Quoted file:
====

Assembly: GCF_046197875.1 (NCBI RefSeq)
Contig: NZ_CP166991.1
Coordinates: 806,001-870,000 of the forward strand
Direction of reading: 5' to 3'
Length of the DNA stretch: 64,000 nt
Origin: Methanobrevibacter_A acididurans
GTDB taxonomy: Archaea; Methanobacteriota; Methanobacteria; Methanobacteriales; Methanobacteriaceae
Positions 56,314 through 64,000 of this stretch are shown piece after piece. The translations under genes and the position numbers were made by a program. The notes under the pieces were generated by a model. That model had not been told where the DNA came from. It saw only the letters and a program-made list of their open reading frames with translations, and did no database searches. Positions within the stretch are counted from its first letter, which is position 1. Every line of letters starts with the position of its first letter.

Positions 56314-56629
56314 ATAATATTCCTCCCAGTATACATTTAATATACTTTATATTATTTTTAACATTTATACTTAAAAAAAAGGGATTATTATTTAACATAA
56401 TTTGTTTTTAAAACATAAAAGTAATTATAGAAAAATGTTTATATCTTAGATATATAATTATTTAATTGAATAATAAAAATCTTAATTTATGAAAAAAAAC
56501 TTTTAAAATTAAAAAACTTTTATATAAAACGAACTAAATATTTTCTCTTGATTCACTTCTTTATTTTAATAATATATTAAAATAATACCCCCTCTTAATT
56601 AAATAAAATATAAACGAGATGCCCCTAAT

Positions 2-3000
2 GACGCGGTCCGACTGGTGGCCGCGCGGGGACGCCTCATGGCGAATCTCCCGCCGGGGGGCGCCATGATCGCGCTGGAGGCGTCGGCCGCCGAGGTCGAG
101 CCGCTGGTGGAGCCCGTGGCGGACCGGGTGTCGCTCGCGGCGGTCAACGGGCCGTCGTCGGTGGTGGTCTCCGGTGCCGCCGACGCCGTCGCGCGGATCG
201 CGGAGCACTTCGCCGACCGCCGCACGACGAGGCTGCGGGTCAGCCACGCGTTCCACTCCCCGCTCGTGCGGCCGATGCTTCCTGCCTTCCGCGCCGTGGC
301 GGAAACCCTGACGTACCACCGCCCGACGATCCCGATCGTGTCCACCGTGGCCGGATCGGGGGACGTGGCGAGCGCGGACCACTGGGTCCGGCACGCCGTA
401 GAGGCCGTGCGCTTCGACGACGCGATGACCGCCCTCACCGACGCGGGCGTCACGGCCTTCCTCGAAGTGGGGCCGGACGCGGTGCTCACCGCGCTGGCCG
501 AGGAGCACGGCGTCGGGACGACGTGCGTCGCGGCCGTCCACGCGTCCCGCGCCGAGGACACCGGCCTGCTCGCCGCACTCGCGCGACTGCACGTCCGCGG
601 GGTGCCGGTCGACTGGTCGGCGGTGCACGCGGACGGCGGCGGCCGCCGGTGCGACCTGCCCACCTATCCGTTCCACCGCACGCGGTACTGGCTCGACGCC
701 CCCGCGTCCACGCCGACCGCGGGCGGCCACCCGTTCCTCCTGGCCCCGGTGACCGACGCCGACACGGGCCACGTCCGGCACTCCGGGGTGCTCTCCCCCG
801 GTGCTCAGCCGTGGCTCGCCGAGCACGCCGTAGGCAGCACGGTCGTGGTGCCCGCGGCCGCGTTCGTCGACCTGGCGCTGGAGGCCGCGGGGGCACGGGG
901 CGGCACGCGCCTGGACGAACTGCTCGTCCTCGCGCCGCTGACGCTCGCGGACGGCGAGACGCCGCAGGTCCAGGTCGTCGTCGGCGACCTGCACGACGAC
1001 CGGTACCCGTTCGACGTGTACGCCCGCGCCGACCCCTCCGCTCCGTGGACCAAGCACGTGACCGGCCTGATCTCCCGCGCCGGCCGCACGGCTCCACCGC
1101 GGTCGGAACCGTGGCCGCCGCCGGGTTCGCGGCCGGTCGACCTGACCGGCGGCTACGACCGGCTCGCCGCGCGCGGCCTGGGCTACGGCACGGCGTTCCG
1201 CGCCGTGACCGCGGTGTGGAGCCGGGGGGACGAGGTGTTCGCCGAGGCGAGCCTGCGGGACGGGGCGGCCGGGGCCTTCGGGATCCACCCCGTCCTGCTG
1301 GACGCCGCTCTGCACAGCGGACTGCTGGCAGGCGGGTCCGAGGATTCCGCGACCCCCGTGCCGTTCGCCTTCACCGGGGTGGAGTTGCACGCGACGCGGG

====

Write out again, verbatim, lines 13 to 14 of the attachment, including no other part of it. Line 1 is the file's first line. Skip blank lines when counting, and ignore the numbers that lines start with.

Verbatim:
56601 AAATAAAATATAAACGAGATGCCCCTAAT

Positions 2-3000